I’m delighted to be here at the Walter and Eliza Hall Institute with Professor Doug Hilton, the director of the institute, and the amazing medical researchers such as Helene Jousset, Professor Guillaume Lessene, and so many others.
Only two days ago, I met a young mum with two children who has had leukaemia. She’s been one of the early trial patients for Venetoclax which was developed here at the Walter and Eliza Hall Institute.
She said to me: I was given five months, I’ve now had five years, and I hope to have a long life.
The work of medical research, the work of the Walter and Eliza Hall Institute, is absolutely about saving lives and protecting lives.
It is part of a broader Australian medical research plan, which is one of the four pillars of what we’re doing nationally, along with primary care, hospitals, mental health, and then medical research as an absolute centrepiece.
I am delighted to announce today that the Australian Government will contribute $25 million towards the development of this National Drug Discovery Centre.
The National Drug Discovery Centre is not just for researchers at the Walter and Eliza Hall Institute, it’s for all Australian researchers.
It’s the envy of the world. The international researchers are looking here at the Drug Discovery Centre and hoping to be part of this; hoping that they had something similar - I’ve had that relayed to me.
And what this is about is the ability with the machinery and the robotics and the automation coupled with the brainpower of the Institute and our Australian researchers to do 200,000 tests in a three-week period; to supercharge the discovery and the translation of new medicines, and that could be cystic fibrosis, spinal muscular atrophy; it could be motor neurone disease, which we’re also focusing on today; or it could be heart cancers or blood cancers.
So, this is about giving our researchers, who are the best in the world, the best equipment in the world to give the best outcome to our Australian patients.
The funding comes from the $20 billion Medical Research Future Fund, and it will set this Drug Discovery Centre up as a national resource to help Australian researchers, develop Australian medicines, and to give Australian patients the first and best access to those new medicines.
And what kind of new medicines will this money go towards researching and developing?
Well, the particular specialisations here at WEHI include cancer; they include immunology and infectious diseases.
But as Doug was saying to me, it’s a platform (inaudible) Australian researchers. So we could have motor neurone disease; we could have different neurological conditions, infectious diseases; we could have any number of different new conditions such as cystic fibrosis or spinal muscular atrophy to Australians’ benefit.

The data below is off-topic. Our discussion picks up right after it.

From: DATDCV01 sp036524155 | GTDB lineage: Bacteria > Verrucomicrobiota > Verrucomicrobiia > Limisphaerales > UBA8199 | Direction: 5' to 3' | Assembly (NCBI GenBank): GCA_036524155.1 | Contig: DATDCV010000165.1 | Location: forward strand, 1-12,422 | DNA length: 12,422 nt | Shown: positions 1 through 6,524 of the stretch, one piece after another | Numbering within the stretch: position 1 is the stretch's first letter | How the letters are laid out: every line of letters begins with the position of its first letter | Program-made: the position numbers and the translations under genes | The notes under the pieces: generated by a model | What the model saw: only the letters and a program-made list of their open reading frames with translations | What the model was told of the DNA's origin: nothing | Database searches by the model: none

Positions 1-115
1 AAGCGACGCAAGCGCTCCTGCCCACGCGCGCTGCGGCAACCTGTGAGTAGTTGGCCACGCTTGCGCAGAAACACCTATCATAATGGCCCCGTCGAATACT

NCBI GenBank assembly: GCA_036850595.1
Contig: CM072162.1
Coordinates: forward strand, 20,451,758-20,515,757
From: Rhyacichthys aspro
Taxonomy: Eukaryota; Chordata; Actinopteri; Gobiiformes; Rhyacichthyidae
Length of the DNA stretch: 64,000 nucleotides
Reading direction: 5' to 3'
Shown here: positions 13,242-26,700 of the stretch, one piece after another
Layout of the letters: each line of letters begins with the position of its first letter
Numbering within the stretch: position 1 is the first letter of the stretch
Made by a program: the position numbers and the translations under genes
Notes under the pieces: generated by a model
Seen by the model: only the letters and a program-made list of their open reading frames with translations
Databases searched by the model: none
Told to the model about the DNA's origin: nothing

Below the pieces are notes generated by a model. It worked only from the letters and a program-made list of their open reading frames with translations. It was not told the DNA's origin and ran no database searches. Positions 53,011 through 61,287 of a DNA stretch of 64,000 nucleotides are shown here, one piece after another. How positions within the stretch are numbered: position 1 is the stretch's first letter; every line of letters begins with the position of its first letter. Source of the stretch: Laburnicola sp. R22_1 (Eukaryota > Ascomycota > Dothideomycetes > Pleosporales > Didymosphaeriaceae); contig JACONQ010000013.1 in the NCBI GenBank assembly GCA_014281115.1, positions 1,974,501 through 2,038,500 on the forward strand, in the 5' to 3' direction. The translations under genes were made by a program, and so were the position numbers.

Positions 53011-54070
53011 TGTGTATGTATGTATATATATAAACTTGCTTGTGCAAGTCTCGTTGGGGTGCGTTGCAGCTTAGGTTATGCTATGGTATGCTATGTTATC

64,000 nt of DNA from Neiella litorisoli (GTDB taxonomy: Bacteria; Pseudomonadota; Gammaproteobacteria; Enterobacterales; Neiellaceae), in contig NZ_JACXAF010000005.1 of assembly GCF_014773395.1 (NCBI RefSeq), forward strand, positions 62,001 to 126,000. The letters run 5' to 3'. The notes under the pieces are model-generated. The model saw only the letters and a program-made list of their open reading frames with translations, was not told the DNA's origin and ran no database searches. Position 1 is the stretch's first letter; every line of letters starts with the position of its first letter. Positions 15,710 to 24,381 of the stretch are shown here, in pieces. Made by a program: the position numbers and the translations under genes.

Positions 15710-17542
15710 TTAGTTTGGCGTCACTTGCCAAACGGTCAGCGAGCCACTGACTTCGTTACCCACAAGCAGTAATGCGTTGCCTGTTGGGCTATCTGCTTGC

So, what we will see is new medicines being developed, which is great for the researchers, very strong for the Australian economy; but above all else, it’s about giving Australian patients first and best access to the world’s newest medicines.
Just on another matter, Cathy McGowan’s announced she's not going to recontest the seat of Indi. Do you think you can win it back?
I do think we can win Indi back. I respect Cathy. I’ve had a very positive relationship with her.
Our candidate Steve Martin- I was with him only two weeks ago. He drove down from Wodonga to meet me in my house to focus on local health issues, that’s the sort of passion he has.
He’s a young dad, I think 39 years of age, four kids. His wife is a renal physician. He’s a brilliant engineer but with an absolute local passion.
So they’re a local family covering economic development, young kids and in particular his wife, as I say a renal physician.
His focused in our first discussion was about how do I improve health and medical research facilities in Wodonga and Wangaratta. How do I help in my outlying communities such as Bright and along the Murray River, Benalla.
And so he was just focused on real things. So I think Steve Martin is an unbelievable talent who’s completely focused on delivering health and medical research outcomes and practical programs in terms of doctors and mental health for his own community. So he is an extraordinary opportunity for the future.
How are you going to fight that strong independent grassroots campaign up there though because I think Cathy won first preference vote last time. So how are you going to manage that?
Well by having a local candidate who’s compassionate, authentic, in tune. He’s currently visiting 50 towns in 50 days. So he’s a grassroots community member who’s of the community and by the community and for the community.
Are you expecting to come up against Bridget McKenzie?
Look, I’ll leave that for the Nationals. I know Steve Martin. I’ve dealt with him and just seen the immense practical grassroots focus of the community, by the community, for the community.
And just on Melbourne Airport, there’s talk of building a third runway because there’s problems with congestion. Is it something that you’ve had discussions with the airport or with the state government at all?
Yeah. Look, I’ve long supported a third runway. As Environment Minister it was a matter that came before me and the Federal Government’s role is under the Environment Protection and Biodiversity Conservation Act, that I think it’s a desirable outcome subject to ensuring that all of the proper environmental approvals are completed. But presuming that is the case, then I think we should proceed.
How soon do you think that might be able to happen?
I’ll leave that to the Melbourne Airport Corporation.
And would the Federal Government contribute some money?
Again, I’ll leave that to the Infrastructure Minister.
Okay, thank you.